Following the announcement of Bill and Melinda Gates as Commencement speakers for the upcoming Class of 2014 graduation this year, students began forming a movement requesting the Gates Foundation to divest from company G4S. As of yesterday, 1100 people had signed a petition calling for divestment due to a “litany of human rights abuse and concerns” that the statement claimed G4S was complicit in.
On Wednesday, a stock exchange filing showed that Gates had sold down his stake in G4S to below three percent. It is unclear exactly how much stock Gates still holds because three percent is the lowest threshold at which investors must declare.
The student group organizing the protest released a statement applauding Gates’ decision to sell down his shares.
“We have been in direct communication with representatives of the Foundation and indirect contact with representatives of the Asset Trust that runs the foundation’s endowment since May 13 and as recently as May 28,” the press release stated. “We view Gates’ decision as a victory for our campaign and the many others around the globe that have been working tirelessly against G4S’ human rights abuses and the Gates Foundation’s investments in them.”
According to Clayton Evans ’15, another student organizer, there are about 40 active members in the coalition, which officially began its push for student mobilization of the campus about a month ago. The student coalition also includes representatives from a wide array of student groups including Fossil Free Stanford, the Student Labor Alliance, the Stanford Asian American Activism Committee, Stanford STAND and Students for Justice in Palestine.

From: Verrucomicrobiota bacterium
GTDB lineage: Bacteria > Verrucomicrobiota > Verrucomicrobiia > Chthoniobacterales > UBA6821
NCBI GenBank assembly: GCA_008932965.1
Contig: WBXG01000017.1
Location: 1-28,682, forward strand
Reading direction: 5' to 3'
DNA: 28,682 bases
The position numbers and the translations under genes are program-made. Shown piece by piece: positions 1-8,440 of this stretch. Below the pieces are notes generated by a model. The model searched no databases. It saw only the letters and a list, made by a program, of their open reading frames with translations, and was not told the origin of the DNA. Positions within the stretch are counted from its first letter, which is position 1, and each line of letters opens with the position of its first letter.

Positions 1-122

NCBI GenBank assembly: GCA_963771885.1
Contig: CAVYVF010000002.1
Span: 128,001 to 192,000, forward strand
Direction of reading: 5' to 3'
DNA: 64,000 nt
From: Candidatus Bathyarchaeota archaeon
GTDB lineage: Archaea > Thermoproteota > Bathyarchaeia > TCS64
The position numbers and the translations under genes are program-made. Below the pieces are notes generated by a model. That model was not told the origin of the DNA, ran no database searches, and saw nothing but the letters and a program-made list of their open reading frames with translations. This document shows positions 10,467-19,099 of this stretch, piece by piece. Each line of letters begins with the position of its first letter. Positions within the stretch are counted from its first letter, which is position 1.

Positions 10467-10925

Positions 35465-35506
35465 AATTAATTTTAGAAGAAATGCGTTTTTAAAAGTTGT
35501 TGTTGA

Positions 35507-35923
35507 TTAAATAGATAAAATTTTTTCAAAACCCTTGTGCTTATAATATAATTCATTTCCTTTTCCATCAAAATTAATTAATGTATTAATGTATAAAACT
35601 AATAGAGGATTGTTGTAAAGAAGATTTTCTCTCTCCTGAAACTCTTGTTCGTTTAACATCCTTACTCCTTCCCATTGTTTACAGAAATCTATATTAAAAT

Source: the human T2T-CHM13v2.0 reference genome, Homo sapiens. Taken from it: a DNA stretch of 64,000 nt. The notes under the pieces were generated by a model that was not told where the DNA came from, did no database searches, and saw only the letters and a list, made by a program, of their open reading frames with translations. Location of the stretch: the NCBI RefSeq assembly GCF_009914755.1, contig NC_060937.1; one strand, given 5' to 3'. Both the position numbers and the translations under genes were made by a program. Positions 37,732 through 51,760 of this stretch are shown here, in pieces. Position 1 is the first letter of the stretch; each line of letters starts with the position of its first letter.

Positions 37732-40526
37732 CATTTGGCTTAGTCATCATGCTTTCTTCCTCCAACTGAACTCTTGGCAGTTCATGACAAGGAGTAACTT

“[G4S] is involved in a huge plethora and wide array of human rights abuses in almost every geopolitical and social context in Central America, the Middle East and South Africa,” said Joshua Schott ’14, student organizer. “In having the Gates Foundation invested in a corporation that does all these things that kills and marginalizes the communities that the Gates Foundation tries to help is somewhat hypocritical and contradictory to what they’re doing.”
“It’s not about being against the Gates, it’s about trying to make the Gates Foundation hold true to its principle because it does so much good and is an amazing entity,” Evans said.
In its press release following the divestment, the Stanford campaign said that it would continue to call for broader action than selling shares from G4S. The group said that it is still asking for the Gates Foundation and its Asset Trust to complete divest from G4S, reevaluate its investments in companies under investigation for human rights abuses and to publicize its policy of socially responsible investment.
“Having the Gates Foundation [completely] divest from [G4S] is the ultimate goal but we’re realistic and know that there’s a slim chance from doing that, but we want a public engagement around these issues,” Schott said. “And so this would be really crucial, and I think we’ve already succeeded a lot of ways in sparking discussion on campus.”
Contact Catherine Zaw at czaw13 ‘at’ stanford.edu.